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Council buys more private homes to meet need in city

Published on Monday, August 12, 2019


MORE private homes have been acquired by the city council, and a further £9.3m is to be set aside for future purchases to help meet demand for affordable housing in the city.


A privately-owned block of flats that could house 33 people but has stood empty for two years is set to be the latest addition to the city council's stock of council housing.


City Mayor Sir Peter Soulsby has authorised the purchase of The Leys at Upper Temple Walk, Beaumont Leys, for the sum of £1.2m.


The Leys consists of 11, one-bedroom flats and 22 bedsits. They will all be let to people in priority need on the council’s housing register.


Sir Peter said: “New council properties are badly needed if we are to meet the massive demand for affordable housing in the city.


“Since the Government gave tenants the right to buy their council home more than 30 years ago we have been forced to sell thousands of council houses, and it’s estimated that 40% of these houses are now in the hands of private landlords.


“By purchasing private housing for our council stock we can then offer it at affordable rents to people in the greatest need on our housing register.”


The City Mayor has also authorised a further £9.3m to be set aside to enable more properties to be purchased up to December 2019.


This is in addition to around £7m that was earmarked for the purchase of homes and land where affordable housing could be created in June this year. This included around £2.1m from the sale of council houses under the Government’s Right to Buy policy. A further £8m has been spent on housing purchases since November 2018.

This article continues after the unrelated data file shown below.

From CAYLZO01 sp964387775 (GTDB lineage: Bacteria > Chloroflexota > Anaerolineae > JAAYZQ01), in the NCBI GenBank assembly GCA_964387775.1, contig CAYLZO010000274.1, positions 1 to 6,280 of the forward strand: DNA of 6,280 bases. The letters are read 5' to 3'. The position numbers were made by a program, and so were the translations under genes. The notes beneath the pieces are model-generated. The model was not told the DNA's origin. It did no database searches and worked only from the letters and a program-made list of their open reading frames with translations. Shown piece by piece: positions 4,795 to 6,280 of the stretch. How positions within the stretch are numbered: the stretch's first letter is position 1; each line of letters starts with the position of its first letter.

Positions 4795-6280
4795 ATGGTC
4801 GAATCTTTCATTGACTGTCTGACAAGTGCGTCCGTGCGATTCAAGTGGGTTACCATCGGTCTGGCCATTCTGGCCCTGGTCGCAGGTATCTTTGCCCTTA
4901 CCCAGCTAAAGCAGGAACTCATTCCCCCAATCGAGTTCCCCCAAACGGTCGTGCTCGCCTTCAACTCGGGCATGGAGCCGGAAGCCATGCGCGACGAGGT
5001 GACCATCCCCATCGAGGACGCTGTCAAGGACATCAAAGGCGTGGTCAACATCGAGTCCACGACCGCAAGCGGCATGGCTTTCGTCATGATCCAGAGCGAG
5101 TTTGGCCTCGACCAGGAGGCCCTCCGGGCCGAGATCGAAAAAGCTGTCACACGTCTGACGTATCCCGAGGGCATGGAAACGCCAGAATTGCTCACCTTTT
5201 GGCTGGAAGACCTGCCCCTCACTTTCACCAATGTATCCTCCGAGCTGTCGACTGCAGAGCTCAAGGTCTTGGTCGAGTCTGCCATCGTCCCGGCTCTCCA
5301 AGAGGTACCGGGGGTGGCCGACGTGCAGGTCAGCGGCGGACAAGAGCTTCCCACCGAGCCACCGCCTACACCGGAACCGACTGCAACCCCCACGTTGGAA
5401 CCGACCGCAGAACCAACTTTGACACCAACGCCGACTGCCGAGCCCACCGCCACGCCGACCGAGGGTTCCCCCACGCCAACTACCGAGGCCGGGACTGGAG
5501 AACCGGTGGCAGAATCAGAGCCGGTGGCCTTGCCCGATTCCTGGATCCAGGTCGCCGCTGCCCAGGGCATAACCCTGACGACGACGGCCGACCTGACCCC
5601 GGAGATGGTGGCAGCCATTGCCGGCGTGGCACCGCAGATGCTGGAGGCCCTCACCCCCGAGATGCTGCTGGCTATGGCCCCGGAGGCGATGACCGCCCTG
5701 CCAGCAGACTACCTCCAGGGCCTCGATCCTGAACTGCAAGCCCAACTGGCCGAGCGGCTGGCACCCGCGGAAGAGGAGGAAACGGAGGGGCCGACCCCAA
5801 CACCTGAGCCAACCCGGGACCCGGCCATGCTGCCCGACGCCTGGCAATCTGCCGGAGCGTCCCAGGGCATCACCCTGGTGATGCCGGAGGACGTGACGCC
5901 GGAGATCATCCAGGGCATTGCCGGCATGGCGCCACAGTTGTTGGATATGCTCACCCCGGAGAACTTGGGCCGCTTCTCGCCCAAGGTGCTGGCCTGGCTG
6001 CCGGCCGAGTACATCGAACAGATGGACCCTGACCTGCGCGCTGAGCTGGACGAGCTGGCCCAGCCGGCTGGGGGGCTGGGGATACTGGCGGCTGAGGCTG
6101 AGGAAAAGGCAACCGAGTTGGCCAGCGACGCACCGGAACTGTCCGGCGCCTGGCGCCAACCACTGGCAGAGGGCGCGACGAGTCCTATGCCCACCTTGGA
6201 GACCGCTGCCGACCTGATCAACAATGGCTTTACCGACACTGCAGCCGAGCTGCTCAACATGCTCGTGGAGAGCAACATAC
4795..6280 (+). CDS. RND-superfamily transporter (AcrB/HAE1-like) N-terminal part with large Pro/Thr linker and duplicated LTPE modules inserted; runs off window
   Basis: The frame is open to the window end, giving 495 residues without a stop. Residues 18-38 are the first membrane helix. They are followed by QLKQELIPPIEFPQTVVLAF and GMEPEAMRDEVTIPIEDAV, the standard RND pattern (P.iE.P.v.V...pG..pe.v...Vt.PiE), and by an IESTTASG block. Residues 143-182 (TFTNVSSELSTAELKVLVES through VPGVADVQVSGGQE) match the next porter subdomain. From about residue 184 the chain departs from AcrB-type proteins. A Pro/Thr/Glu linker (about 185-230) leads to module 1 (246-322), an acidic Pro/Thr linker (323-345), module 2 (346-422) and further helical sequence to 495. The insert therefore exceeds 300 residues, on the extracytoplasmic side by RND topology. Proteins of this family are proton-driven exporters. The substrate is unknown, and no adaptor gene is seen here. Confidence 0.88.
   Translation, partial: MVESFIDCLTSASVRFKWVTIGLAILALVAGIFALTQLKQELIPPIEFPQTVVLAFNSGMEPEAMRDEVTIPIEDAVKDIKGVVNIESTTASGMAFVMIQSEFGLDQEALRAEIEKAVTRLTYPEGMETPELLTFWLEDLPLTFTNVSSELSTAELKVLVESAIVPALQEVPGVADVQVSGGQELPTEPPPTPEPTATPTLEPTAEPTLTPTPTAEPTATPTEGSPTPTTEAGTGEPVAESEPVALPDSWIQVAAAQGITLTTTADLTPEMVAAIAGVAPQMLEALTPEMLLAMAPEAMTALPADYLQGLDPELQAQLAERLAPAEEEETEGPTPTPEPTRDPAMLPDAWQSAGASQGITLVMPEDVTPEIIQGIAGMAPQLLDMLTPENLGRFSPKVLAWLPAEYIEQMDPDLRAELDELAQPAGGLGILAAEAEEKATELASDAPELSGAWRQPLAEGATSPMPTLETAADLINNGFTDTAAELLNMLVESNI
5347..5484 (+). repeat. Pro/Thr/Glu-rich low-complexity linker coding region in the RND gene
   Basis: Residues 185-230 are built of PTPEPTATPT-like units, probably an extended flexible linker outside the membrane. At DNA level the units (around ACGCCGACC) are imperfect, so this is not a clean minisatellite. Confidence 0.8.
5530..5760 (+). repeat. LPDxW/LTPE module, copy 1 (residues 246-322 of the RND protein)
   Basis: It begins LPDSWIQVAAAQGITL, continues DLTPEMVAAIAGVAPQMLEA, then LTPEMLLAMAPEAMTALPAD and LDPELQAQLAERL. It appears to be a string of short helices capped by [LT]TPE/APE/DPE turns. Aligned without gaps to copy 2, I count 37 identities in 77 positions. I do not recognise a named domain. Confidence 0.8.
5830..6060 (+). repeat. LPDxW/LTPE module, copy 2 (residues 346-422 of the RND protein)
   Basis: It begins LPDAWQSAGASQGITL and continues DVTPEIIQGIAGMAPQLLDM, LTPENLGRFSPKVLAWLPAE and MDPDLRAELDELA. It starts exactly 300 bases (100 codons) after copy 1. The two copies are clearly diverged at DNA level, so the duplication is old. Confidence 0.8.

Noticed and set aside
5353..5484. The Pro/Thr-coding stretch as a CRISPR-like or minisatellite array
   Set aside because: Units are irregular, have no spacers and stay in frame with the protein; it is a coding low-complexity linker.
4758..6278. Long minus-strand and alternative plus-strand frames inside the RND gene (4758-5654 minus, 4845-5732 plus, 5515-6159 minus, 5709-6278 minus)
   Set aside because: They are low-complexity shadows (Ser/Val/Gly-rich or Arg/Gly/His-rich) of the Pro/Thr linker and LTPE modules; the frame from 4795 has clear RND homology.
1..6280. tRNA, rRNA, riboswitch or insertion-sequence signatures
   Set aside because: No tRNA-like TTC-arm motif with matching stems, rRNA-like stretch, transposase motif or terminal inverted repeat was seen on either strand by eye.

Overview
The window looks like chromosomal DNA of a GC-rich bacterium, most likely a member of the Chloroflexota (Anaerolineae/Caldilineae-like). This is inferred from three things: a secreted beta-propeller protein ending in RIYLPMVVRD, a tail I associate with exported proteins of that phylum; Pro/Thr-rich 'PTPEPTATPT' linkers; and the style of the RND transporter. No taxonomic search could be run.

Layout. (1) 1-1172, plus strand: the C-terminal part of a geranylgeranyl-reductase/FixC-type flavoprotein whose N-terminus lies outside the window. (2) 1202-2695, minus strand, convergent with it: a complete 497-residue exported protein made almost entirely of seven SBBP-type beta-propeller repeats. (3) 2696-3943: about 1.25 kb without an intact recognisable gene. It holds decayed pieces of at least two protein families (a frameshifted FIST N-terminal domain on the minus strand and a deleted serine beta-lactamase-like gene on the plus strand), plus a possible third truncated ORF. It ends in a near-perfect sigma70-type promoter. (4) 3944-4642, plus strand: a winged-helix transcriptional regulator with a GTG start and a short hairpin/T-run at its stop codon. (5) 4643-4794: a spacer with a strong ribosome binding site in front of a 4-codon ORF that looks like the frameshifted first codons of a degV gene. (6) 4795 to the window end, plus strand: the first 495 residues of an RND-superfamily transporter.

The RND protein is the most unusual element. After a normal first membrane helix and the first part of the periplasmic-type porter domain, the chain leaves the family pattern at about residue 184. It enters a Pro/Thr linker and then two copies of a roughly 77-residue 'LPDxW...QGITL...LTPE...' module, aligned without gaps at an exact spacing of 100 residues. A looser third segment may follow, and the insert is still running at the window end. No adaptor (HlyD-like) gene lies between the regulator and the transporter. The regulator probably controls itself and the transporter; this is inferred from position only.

Work is set to begin this autumn on the first phase of a city council project to build 370 new council homes in the city. This is part of the council’s plans to deliver 1,500 affordable homes over the next three to four years, including 640 more Extra Care supported living spaces.


Money generated from the sale of properties under Right to Buy that is not spent by the council must be paid back to the Government with interest at 4% above the base rate.


The Housing and Economic Needs Assessment carried out in 2017 showed that Leicester needs 786 new units of affordable housing every year to meet predicted demand.


Currently only about 146 dwellings a year - less than a fifth of the amount needed – are being secured, despite the interventions of the city council.


The council’s purchase of private housing to add to its stock is one of a number of ways the council is working to reduce the impact of poverty, improve lives and help children and families reach their full potential.